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GOP Gov. Abbott and Dem Mayor Adler Publicly Clashing over Homeless Crisis in Texas Capital

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Texas Gov. Greg Abbott is demanding that the city of Austin act to address the issue of violence linked to its growing homeless population.

Austin, with a population of about 950,000, has about 2,500 people who are officially counted as homeless, NPR reported, athough Mayor Steve Adler told Fox News that about 7,000 homeless people pass through Austin at some time during the year. Last June, Austin ended a ban on camping within the city limits, then in October sought to limit the areas where the homeless would be allowed to camp.

However, in recent weeks, homeless individuals have been linked to a number of crimes.

In early January, a homeless man died after committing a series of knife attacks, one of which caused a fatality, according to ABC.

Last week, a fire at a vast camp under a bridge used by homeless individuals shut down the roadway above for hours, KVUE reported.

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Last month, a homeless woman was arrested after a series of stabbing in downtown Austin, KVUE reported. Abbott sounded off after that attack.

“City of Austin leaders have allowed lawlessness throughout the capital city that is resulting in violence against Austin residents, including those who are homeless,” Abbott said then.

“Last night’s tragedy, leaving three injured, is just the most recent instance of this violence. This rise in violence has corresponded with the revocation of the camping ban that the Austin City Council passed in June. Public endangerment and murder can no longer be tolerated because of the actions — and inactions — by City officials. Mayor Adler and the city council should re-instate the camping ban and restore the rule of law in Austin. The City’s gamble on these reckless policies has been a loser and must end now,” he said.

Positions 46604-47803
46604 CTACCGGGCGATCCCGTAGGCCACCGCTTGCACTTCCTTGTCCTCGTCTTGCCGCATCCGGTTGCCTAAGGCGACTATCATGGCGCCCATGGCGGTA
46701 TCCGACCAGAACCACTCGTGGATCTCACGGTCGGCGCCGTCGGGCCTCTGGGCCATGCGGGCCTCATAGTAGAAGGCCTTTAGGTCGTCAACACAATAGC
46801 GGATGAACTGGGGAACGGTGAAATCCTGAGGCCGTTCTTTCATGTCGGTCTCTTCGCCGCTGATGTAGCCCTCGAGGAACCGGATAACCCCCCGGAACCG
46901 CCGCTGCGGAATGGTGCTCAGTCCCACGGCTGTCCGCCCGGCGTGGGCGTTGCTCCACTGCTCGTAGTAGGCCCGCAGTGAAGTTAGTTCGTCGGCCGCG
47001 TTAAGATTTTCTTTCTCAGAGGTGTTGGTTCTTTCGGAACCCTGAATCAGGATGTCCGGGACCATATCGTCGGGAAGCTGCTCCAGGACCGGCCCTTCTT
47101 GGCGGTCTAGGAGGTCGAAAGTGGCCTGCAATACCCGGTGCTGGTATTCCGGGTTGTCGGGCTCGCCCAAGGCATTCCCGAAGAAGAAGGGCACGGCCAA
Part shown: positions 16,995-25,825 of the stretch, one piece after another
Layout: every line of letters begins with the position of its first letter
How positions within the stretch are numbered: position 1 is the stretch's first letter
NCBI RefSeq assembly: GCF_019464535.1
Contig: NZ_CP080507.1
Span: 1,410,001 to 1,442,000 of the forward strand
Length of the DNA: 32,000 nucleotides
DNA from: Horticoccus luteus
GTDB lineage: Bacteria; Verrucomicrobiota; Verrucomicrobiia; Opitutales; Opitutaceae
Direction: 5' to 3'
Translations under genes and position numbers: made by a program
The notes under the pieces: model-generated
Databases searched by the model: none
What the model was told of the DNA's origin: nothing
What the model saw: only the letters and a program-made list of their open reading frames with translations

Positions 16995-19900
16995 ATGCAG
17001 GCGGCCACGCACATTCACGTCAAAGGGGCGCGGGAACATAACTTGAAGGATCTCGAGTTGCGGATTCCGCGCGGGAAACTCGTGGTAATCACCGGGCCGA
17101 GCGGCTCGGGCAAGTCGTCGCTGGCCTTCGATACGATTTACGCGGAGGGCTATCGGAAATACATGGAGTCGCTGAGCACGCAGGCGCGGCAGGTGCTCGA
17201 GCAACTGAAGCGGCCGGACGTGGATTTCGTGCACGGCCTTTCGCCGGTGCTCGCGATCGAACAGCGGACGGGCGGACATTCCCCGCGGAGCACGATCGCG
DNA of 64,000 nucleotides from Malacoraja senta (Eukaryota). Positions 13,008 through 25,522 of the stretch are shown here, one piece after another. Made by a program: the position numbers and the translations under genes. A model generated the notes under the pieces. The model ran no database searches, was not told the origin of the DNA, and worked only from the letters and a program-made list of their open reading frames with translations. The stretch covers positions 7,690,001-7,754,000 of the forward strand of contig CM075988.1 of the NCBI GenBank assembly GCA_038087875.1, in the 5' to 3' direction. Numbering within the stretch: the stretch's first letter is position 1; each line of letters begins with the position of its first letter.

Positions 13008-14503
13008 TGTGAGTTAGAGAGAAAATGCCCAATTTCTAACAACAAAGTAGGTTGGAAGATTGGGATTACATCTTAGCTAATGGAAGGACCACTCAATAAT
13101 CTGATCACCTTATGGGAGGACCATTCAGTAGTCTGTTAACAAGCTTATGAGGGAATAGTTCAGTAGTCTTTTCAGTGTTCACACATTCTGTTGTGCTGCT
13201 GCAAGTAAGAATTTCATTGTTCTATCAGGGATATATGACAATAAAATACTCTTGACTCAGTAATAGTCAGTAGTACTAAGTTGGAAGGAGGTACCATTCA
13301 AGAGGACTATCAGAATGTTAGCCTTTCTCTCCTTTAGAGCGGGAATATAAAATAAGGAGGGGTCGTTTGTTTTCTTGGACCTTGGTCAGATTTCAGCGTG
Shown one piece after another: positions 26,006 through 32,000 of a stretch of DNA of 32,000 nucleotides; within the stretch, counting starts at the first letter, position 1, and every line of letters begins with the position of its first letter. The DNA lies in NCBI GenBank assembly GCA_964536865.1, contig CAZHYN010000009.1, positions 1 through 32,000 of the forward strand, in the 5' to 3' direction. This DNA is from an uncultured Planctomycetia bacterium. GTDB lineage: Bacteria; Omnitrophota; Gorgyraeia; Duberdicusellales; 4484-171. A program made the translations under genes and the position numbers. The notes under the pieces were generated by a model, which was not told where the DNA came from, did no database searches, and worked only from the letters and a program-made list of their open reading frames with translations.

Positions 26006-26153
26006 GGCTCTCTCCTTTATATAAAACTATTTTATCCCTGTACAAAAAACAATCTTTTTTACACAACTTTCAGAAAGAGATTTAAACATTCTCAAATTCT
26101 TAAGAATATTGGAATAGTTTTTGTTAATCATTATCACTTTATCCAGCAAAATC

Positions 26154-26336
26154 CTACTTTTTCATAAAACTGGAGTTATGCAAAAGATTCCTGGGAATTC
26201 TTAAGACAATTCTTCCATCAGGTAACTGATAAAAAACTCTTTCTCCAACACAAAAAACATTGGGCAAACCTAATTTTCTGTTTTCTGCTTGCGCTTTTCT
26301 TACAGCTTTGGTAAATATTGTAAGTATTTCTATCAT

Should Gov. Abbott take action to combat the homelessness problem in Austin?

A few days later, another stabbing was reported, and another homeless individual was reportedly responsible, according to KEYE, triggering Abbott to tweet that if the city will not act, he will ask the state legislature to do so when it convenes next year.

“Yet ANOTHER stabbing in downtown Austin. Austin’s policies are not compassionate for the homeless or anyone else. Their policies are dangerous for everyone. You can expect the legislature to once again override Austin’s reckless policies,” he tweeted.

Another tweet offered a recipe for fixing the problem.

“Fixing homelessness in ATX is easy. 1. Put public safety first. 2. Open large shelters that can accommodate > 200 people. 3. Provide mental health, drug addiction help + job training skills. 4. Then focus on long term housing. Austin doesn’t have the leadership to do this,” he tweeted.

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Abbott later tweeted that if the city won’t act, he would have to.

“Next step should be to reinstate the ban on camping and work with non-profit organizations to assist with shelters. That’s exactly what I will ask the Texas Legislature to do,” he wrote.

Unsurprisingly, Adler has pushed back against Abbott’s comments.

“It’s similar to making the statement that immigrants are criminals. Neither of things are true. Both of them are false and harmful,” he said, noting that the city will spend $63 million to help the homeless.

“The city has identified dealing with the challenge of homelessness as the number one priority,” Adler said. “A lot of it is money helping to subsidize places for people to be, coming up with vouchers for hotels, providing rental assistance, providing programs to people before they become homeless.”

But one Austin resident said incidents with the homeless happen “all the time.”

“It’s a problem, I think there are definitely things that we need to do to help the situation,” Candace Cooper told Fox.

Fox News identified the Austin resident as both Candace Copper and Candace Cooper. The Western Journal chose to identify her as Cooper, that being the more common last name. — Ed. note

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Jack Davis is a freelance writer who joined The Western Journal in July 2015 and chronicled the campaign that saw President Donald Trump elected. Since then, he has written extensively for The Western Journal on the Trump administration as well as foreign policy and military issues.
Jack Davis is a freelance writer who joined The Western Journal in July 2015 and chronicled the campaign that saw President Donald Trump elected. Since then, he has written extensively for The Western Journal on the Trump administration as well as foreign policy and military issues.
Jack can be reached at jackwritings1@gmail.com.
Location
New York City
Languages Spoken
English
Topics of Expertise
Politics, Foreign Policy, Military & Defense Issues




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